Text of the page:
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Chris Amirault

Cookbooks That Were High Expectation Disappointments

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I feel ya on the Bakewise disappointment. My latest disappointment: My Bread by Jim Lahey. I wanted to like it, I made pretty good pizza bianca out of it, but it shouldn't win an IACP award any time soon. At least one recipe had an ingredient missing from the instructions section (no small matter in recipes as simple as Lahey's), the tone was way too conversational, and it lacked the sort of depth I look for in a cookbook. Is it too much to ask for a book to be well written? I don't want off-the-cuff, bloggy informality from a book!

I tried to check this out of my small town library, but they dont have it. I then requested it from Toronto and they dont have it either. I guess I'll have to look at it in Barnes and Noble before deciding if I want to buy it.

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Just broke my cardinal purchase of books rule: never sight unseen, and bought Peter Greweling's new as-yet-unreleased Chocolates and Confections at Home and hope it doesn't end up on this list!! :wacko: Canadian prices & Canadian shipping and handling too!!! :hmmm:

It looks great to me...but since it's coming out too late to be of use in creating holiday treats, I decided to wait and see it before I order it.

I have recieved two Jamie Oliver cookbooks that I find completely useless. The food is attractive, but I just don't make fish pie or bangers all that often.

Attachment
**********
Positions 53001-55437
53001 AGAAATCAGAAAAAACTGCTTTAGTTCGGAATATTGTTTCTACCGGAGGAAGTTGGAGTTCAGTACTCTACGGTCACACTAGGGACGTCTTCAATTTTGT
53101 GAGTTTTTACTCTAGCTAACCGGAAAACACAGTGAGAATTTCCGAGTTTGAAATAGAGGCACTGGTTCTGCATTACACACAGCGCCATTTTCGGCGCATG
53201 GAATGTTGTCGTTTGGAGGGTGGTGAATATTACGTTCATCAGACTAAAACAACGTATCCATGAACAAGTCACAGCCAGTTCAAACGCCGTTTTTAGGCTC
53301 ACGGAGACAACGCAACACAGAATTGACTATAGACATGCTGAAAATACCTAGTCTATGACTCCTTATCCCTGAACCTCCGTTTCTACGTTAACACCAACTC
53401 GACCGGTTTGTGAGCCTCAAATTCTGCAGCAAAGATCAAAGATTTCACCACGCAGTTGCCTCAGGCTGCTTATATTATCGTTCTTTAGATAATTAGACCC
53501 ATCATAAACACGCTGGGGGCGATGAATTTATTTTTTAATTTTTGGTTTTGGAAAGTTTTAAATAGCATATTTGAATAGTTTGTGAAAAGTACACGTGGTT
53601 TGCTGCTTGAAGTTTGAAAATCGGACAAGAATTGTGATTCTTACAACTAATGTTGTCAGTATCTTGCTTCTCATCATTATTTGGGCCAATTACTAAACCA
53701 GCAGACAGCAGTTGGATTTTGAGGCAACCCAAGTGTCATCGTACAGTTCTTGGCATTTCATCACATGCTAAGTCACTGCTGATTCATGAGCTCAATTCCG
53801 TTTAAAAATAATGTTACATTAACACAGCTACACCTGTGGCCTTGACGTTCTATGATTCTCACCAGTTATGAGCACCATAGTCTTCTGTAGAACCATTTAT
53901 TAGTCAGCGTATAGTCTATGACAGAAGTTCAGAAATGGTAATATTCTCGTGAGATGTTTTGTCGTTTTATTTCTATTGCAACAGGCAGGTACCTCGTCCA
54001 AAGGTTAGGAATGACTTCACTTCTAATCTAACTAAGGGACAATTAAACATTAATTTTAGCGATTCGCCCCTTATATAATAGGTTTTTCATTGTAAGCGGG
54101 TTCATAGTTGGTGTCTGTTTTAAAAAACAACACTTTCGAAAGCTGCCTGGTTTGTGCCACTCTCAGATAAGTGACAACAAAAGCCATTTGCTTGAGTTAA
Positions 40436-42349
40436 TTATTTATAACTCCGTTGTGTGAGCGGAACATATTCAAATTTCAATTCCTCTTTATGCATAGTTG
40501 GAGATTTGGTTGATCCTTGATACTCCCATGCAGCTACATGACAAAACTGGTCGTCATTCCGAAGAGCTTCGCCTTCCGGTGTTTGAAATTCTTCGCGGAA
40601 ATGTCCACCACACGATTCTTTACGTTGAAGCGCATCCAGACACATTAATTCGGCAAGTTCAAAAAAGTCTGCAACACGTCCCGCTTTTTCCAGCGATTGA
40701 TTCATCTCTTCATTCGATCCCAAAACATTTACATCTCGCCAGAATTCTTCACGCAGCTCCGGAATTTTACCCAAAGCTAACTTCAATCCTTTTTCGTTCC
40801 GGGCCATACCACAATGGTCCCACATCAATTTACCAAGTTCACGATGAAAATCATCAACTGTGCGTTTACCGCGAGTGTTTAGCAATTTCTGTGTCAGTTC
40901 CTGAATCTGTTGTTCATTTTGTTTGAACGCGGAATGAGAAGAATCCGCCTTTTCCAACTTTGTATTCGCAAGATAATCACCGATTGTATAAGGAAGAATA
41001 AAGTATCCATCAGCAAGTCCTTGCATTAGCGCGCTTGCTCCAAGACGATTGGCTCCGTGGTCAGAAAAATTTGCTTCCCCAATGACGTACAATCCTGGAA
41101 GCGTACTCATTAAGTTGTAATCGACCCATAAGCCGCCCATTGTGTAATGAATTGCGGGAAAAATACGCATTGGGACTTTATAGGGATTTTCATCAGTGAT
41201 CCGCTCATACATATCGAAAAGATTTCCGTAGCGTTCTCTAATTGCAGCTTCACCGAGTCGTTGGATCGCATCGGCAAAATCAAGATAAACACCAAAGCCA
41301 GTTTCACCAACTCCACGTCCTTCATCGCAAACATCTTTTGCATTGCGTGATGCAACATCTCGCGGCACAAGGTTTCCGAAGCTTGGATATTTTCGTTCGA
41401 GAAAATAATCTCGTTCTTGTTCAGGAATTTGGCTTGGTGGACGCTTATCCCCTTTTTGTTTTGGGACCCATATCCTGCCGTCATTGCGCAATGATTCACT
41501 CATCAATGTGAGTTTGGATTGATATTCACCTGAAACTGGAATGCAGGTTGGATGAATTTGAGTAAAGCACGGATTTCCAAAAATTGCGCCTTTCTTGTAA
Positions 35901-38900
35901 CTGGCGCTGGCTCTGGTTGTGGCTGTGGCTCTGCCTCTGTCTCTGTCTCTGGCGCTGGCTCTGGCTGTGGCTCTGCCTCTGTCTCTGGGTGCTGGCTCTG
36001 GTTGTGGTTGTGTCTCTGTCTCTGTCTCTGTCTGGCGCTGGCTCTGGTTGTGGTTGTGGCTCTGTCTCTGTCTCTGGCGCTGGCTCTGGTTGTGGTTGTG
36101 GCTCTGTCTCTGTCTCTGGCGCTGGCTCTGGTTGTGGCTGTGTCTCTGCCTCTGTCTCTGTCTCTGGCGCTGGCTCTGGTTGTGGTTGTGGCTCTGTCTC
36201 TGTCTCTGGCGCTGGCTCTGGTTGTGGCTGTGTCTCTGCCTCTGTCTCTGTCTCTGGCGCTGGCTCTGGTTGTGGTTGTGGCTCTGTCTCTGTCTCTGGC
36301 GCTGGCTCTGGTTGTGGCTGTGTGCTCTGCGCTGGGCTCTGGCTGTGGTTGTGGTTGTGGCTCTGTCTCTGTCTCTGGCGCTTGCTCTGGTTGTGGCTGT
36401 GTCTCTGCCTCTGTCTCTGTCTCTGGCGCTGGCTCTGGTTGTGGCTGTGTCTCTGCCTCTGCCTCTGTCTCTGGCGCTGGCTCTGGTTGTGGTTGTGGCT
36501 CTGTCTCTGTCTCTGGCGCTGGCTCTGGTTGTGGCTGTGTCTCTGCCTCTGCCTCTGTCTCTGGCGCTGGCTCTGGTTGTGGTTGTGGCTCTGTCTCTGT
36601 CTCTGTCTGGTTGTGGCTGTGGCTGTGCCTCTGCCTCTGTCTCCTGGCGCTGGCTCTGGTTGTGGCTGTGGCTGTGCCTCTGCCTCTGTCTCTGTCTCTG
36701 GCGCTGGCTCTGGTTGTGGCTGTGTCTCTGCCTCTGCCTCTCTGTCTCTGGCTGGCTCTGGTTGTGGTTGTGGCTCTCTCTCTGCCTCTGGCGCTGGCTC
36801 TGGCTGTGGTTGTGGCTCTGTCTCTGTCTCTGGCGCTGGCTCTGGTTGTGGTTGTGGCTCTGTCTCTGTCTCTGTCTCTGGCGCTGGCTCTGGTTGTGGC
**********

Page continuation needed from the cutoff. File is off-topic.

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Hm, I don't think it counts because you had to have had high expectations of the book ;) (But to be fair, I quite liked Jamie's Italy and Cook With Jamie, and I've cooked from the latter one quite a bit.)

mkayahara and TimmDavis, shinboners has a review of Alinea to be found here. I know gfron1 has already stated he hasn't had a very high percentage of success with it (I think he said 60%, right?), but he's still happy with the inspiration it's given him. :)

Edit: I meant gfron1, not Tri2cook. Sorry!


Edited by jumanggy (log)

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Grant Achatz's Alinea book was a disappointment for me.

Why?

Grant Achatz's Alinea book was a disappointment for me.

Would love to know why..

Click onto jummangy's post above for a link to a review of Alinea that I wrote.

For cooking professionals, I think Alinea is an outstanding book. But for keen amateurs, I was disappointed that there was little from Achatz about how he developed the dishes and what inspired him. For me, Blumenthal's "Big Fat Duck" is a superior book because you were given an insight into the mind of Blumenthal, and he wrote about what inspired him to create each dish.

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interesting thread! Really shows you how different everybody is and views things. I love all of Keller's books! Those intimidated by the FL book or even Bouchon (why? It's a great book with relatively easy to make things) might want to check out the new Ad Hoc at Home, a great book with much simpler recipes. Of course, the French Laundry book will not have simple to make recipes. I think there are a whole of 71 or so restaurants with 3 Michelin stars on the planet. Reading the FL book opened my eyes to why. The work and effort they put into each dish is simply amazing. I've eaten there once and while the check almost made me laugh out loud for the silly amount we spent, but wow, every single dish was way past sublime. There really isn't a word in the English language to describe it. I've not made much from his books, I simply don't have the time, and the recipes are supposed to be one of 12 or 15 courses, I don't usually cook that way :laugh: I never found his tone patronizing though, I really like reading his books. Of course, most of that might be Ruhlman, who knows, but still, I find them interesting, entertaining and very educational. As they say, your mileage might vary.